American Views of U.S. Foreign Policy: Public Opinion on the Israeli-Palestinian Conflict
After the collapse of Israeli-Palestinian peace negotiations earlier this year and the devastating violence of this summer’s Gaza war, tensions between Israelis and Palestinians are on the rise. Voices on both sides of the conflict question the United States’ traditional role as shepherd of Israeli-Palestinian peace negotiations, and Americans seem increasingly skeptical about their government’s engagements in the Middle East.
It’s crucial to look beyond this skepticism to specifics. How much importance do Americans attach to the Israeli-Palestinian conflict, and to reaching a resolution? How do different communities in the United States—Democrats, Republicans, minorities, youth, older Americans—vary in their attitudes toward Israelis and Palestinians? Beyond the question of who is more “at fault” in the conflict, what kind of future for Israel and the Palestinians do Americans think the United States should support?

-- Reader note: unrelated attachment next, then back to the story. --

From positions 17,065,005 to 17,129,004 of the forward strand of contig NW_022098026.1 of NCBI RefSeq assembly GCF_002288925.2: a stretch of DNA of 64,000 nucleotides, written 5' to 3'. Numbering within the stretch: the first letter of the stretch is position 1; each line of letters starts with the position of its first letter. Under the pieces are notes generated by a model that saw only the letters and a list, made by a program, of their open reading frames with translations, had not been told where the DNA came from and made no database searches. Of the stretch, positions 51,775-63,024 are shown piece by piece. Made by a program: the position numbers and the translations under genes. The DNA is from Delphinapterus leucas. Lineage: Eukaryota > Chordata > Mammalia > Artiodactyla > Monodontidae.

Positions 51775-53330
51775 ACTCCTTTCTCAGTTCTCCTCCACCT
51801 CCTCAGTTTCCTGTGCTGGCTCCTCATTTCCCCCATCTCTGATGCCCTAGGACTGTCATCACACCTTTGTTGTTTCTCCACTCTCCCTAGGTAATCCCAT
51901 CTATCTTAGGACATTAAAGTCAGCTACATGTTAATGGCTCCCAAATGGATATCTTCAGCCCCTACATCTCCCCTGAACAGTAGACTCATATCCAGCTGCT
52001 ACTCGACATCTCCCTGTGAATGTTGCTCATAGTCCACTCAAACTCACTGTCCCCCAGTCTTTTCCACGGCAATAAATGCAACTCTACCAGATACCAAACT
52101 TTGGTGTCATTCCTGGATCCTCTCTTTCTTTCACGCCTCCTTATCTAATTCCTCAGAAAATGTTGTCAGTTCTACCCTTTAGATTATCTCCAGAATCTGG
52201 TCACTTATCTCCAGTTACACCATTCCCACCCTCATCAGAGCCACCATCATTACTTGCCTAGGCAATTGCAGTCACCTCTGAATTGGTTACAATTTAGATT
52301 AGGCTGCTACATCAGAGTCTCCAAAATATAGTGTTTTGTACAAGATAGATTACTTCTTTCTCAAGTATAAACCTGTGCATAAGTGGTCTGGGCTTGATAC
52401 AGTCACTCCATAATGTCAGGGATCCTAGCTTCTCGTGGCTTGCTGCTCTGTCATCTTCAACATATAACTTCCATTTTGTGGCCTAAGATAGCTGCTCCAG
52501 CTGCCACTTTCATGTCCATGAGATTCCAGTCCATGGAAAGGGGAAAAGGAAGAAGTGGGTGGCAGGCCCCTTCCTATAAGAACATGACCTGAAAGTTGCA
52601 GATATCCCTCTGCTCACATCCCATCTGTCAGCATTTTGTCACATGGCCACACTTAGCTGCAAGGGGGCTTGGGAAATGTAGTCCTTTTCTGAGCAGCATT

On December 5, the Project on U.S. Relations with the Islamic World at Brookings and the 2014 Saban Forum hosted Nonresident Senior Fellow Shibley Telhami for the launch of a new public opinion poll, focusing on Americans’ attitudes toward the Israeli-Palestinian conflict and the United States involvement in the region. Telhami was joined in discussion by Brookings Senior Fellow Bill Galston. Tamara Cofman Wittes, senior fellow and director of the Center for Middle East Policy, provided introductory remarks and moderated the panel.
This event launched the Center for Middle East Policy’s 11th annual Saban Forum, entitled “Stormy Seas: the United States and Israel in a Tumultuous Middle East.”
[Trump has] given Iran the moral high ground and that is an exceptionally difficult thing to do given the history and reality of Iran's misdeeds at home and in the region. It's just malpractice on the part of an American president.